For most people, getting to the point of a conversation is a long, winding road. When you're writing dialogue for your characters, taking tidy steps where characters are responding to each other on point instead of servicing their own conversational agenda doesn't give you a realistic back and forth. Try playing around with the "not listening" technique and see if that adds a dose of authenticity to your dialogue.

 

-Richard


 

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Richard Ridley is an award-winning author and paid CreateSpace contributor.


 

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Improving Dialogue

 

Start a Dialogue with Your Characters

 

652 Views 1 Comments Permalink Tags: self_publishing, books, authors, writing, authentic_dialogue
1

Be original

Posted by CreateSpaceBlogger Apr 20, 2016

If you've followed along in previous posts, I'm sure you've made your Author's Declaration, you've established your platform priority, you've plotted out how to use your secondary planks to support your main plank, and you've become a strident believer in developing a schedule. The last bit of brand-building inventory we need to discuss is the type of content you'll be showcasing on your platform.


In this case, when I say "type," I'm referring to the origin of your content. From where will it come? If you take nothing else from these blog posts on brand building, remember this one thing: original content is king. Material that comes from you has the greatest potential to be tied to your brand. The goal is to produce something that is worthy of being shared. When it's shared on social media platforms, friends of friends and followers of followers and so forth and so on are linked back to your brand's platform. The more share-worthy material you produce, the greater the opportunity that your brand's outreach will grow.


With your commitment to scheduling, you've established half of the consistency quotient. The other half has to do with your brand’s focus. Yes, you’ll be discussing your books, but it can’t be just about your books. You have to include other passions in your brand identity too--and I do mean passions. If you're into gardening, produce original content about gardening. If politics is your thing, jump into political topics with both feet. Sports, relationships, television, theatre, or whatever captures your interest, make room for it on your platform, and do it consistently. Give your brand depth based on your passions. It's the most effective way to give your author brand staying power.


-Richard


 

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Richard Ridley is an award-winning author and paid CreateSpace contributor.


 

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Blogging - "Why would anyone care what I have to say?"

Setting Goals for Your Brand

 

448 Views 1 Comments Permalink Tags: self_publishing, marketing, writing, branding, brand_building, be_original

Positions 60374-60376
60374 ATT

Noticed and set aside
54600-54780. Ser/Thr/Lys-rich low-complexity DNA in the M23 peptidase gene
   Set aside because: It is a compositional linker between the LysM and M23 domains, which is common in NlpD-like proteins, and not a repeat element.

3

It took me nearly five years to get my first novel, Perfect on Paper, published, so when it finally happened I was over the moon. I'd worked my tail off to make it happen, and after all that effort, at long last I could exhale, sit back, and enjoy myself as the sales rolled in.


Or so I thought.


Needless to say, the sales didn't roll in, and I was more than a little disappointed.


I remember voicing my frustration to my editor on a phone call one day. "Why isn't my book doing better?" I asked him. While I can't remember his exact response, I'll never forget the essence of it. He calmly told me that I should write another novel, then another. He said that success wouldn't happen overnight, that it was important to build a body of work if I wanted to make a living as an author.


While they weren't what I wanted to hear at the time, I took his words to heart and soon began writing a second novel, then a third. Now I have seven, and I make a living as an author. My editor was right. It didn't happen overnight, and it happened only because I kept writing. I will always be grateful to him for his sage counsel.


Other great pieces of advice I've heard over the years include:


*If there's a story you want to tell, tell it

*To write a book, all you really need is an interesting character (or characters) who is (are) in an interesting situation--then go from there

*All major characters should want something


What is the best piece of writing advice you've ever received? Please share in the comments. I would love to hear from everyone who reads this post. Just think of how much we could all learn from one another!


-Maria


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Maria Murnane is a paid CreateSpace contributor and the best-selling author of the Waverly Bryson series, Cassidy Lane, Katwalk, and Wait for the Rain. She also provides consulting services on book publishing and marketing. Have questions for Maria? You can find her at www.mariamurnane.com.